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  Events - October 2014


Advances in Plant Genomics

07 Oct 2014 - 08 Oct 2014 - Online Event



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SELECTBIO is pleased to invite you to attend the third of our innovative online conferences.Using a pioneering new platform especially developed for scientific events, this event will be broadcast to your PC or mobile device.

During this event, the hottest topics in plant genomics will be addressed in a webinar-style auditorium with the opportunity for live Q&A at the end of each talk. Featuring an array of leading international speakers, this event aims to provide you with an insight into the latest developments in genomic selection of plants. Focus will be given to current efforts to enhance plant resistance to disease, as well as the optimisation of plant growth for both food and biofuel. Presentations will also highlight the use of next-generation technologies and bioinformatics.    

Benefits of attending this online event:
o    Opportunity to view posters, including an interactive session with the poster presenters.
o    Access to a virtual exhibit hall, enabling you to catch up with the latest technological developments in the industry via video, downloadable applications, brochures and interaction with booth staff.
o    View others in attendance and chat with them privately or in open forums.
o    No costs! No expensive flights, hotels or delegate fees.
o    Come & go as you please to fit around your busy life - you can attend at home or work using a PC or mobile device.
o    Please click here to view a short video and find out more about our new state-of-the-art online conferencing platform – then REGISTER FOR FREE!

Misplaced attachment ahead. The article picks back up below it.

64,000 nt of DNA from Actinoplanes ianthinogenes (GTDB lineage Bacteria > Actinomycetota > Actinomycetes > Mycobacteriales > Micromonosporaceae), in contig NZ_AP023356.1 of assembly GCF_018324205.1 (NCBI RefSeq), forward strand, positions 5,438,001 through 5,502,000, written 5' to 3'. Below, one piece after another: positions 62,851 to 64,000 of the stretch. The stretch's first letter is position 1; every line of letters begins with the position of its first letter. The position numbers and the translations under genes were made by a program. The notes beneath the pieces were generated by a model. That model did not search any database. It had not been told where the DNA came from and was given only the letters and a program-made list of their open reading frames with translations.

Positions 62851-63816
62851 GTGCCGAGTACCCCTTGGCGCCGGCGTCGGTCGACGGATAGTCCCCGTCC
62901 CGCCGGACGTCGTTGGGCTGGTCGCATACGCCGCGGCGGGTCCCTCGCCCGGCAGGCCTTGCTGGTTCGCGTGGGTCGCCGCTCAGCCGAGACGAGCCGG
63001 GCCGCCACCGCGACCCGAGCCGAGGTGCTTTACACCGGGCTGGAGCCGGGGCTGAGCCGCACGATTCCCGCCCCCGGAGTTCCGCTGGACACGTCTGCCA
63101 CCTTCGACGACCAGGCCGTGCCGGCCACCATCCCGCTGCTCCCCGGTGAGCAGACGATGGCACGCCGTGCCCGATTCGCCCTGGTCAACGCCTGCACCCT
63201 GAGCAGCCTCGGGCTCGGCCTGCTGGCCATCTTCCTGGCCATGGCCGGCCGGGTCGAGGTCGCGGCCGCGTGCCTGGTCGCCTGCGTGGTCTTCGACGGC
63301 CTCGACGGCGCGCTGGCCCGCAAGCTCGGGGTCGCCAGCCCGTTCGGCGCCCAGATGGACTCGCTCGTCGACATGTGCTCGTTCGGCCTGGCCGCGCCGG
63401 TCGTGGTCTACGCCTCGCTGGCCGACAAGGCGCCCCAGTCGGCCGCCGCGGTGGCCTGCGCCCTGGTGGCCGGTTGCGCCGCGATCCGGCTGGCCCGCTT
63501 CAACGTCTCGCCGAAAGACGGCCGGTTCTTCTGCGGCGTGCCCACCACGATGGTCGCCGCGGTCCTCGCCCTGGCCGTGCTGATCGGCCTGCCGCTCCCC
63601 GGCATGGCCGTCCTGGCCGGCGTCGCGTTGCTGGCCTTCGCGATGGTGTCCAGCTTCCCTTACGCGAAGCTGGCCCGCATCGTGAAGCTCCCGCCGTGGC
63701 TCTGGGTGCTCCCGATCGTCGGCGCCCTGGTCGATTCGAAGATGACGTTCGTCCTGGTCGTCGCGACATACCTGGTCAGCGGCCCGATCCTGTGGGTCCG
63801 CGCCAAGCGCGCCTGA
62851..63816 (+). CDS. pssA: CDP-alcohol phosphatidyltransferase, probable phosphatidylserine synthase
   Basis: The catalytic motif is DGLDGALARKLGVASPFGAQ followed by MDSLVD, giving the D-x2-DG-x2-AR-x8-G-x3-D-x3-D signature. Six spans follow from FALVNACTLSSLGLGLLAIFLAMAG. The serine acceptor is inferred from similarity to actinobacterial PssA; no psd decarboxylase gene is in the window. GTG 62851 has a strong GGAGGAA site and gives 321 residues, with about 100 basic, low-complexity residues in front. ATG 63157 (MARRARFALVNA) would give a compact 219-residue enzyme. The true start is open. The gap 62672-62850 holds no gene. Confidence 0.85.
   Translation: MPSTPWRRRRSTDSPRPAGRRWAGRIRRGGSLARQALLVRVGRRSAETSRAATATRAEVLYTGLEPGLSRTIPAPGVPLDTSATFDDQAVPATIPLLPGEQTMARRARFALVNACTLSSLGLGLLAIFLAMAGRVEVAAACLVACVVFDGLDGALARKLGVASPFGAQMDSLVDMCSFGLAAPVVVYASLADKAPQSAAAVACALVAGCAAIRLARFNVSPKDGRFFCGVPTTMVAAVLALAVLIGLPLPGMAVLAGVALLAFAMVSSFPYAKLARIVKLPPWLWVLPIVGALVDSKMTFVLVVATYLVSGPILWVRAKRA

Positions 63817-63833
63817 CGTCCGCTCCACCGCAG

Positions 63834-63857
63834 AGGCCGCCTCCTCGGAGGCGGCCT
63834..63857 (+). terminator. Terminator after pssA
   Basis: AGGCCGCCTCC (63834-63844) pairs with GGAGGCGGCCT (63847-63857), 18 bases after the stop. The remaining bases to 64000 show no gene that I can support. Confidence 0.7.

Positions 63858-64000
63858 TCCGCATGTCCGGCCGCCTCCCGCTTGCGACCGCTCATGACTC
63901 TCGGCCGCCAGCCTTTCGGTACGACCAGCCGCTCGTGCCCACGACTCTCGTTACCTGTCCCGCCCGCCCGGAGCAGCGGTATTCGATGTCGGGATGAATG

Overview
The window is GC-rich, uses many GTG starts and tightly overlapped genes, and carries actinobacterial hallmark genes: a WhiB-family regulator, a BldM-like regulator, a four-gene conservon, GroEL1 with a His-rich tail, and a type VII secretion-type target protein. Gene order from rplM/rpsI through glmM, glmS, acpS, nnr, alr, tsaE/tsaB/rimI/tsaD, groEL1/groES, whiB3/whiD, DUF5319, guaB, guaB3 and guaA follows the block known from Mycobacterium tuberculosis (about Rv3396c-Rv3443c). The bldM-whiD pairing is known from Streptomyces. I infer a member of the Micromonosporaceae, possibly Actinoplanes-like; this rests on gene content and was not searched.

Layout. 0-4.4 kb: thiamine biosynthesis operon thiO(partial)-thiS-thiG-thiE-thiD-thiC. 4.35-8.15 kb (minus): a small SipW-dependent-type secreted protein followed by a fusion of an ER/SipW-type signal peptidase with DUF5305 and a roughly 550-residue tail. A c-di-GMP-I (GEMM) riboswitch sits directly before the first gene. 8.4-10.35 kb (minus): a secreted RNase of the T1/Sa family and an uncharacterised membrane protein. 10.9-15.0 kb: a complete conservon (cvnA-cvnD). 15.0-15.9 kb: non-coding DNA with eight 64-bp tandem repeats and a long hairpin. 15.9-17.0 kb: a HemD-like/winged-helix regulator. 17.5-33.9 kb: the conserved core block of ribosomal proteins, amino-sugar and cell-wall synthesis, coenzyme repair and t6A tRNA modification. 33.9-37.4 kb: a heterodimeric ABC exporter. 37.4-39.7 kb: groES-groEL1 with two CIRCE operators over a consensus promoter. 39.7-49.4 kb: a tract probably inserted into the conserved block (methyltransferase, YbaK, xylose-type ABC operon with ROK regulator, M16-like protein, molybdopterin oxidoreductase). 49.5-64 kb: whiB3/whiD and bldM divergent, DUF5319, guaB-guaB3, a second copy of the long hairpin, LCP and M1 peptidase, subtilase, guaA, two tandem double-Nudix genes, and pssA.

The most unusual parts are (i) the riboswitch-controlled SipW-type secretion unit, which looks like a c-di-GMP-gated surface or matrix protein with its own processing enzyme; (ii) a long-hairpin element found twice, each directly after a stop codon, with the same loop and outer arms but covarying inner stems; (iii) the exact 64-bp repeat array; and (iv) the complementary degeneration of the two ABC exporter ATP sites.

Agenda Topics:
•    Enhancing Plant Resistance to Disease
•    Genomic Selection
•    Novel Technology for Plant Functional Genomics
•    Optimisation of Growth for Food and Biofuel
•    Plant Epigenomes
•    RNA Signaling and RNA Silencing in Plants
•    The Use of Microarrays and Bioinformatics
•    Whole Genome Sequences for Crops

You can present your research on a poster while attending the meeting. Submit an abstract for consideration now!   Poster Submission Deadline: 08 September 2014



Further information
Scientific News
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The genome of the corn plant – or maize, as it’s called almost everywhere except the US – “is a lot more exciting” than scientists have previously believed. So says the lead scientist in a new effort to analyze and annotate the depth of the plant’s genetic resources.
Invasive Species Could Cause Billions in Agriculture Damages
Invasive insects and pathogens could be a multi-billion-dollar threat to global agriculture and developing countries may be the biggest target, according to a team of international researchers.
Genetic Research Can Significantly Improve Drug Development
With drug development costs topping $1.2bn (£850 million) to get a single treatment to the point it can be sold and used in the clinic, could genetic analysis save hundreds of millions of dollars?
What Makes a Good Scientist?
It’s the journey, not just the destination that counts as a scientist when conducting research.
Scoliosis Linked to Disruptions in Spinal Fluid Flow
A new study in zebrafish suggests that irregular fluid flow through the spinal column brought on by gene mutations is linked to a type of scoliosis that can affect humans during adolescence.
More Research Needed to Ensure Gene Drive Safety
Gene-Drive modified organisms are not ready to be released into environment a new report calls for more research and robust assessment.
Genetic Basis of Petunia Variation Uncovered
A large international team of researchers, including scientists from Wageningen University, have now sequenced the entire genome of two different wild petunia species, and published this in the important scientific journal Nature Plants.
Genetically Engineered Crops Are Safe
Distinction between genetic engineering and conventional plant breeding becoming less clear, says new report on GE crops.
Breeding More Climate Resilient Brassicas
Scientists at the John Innes Centre have discovered how a gene that helps determine plant flowering time could help us breed better brassicas in the face of climate change.
One Step Closer To Developing Non-Allergenic 'Super' Peanuts
Scientists from The University of Western Australia have joined a global research team that have identified genes in peanuts that when altered will be able to prevent an allergic response in humans.
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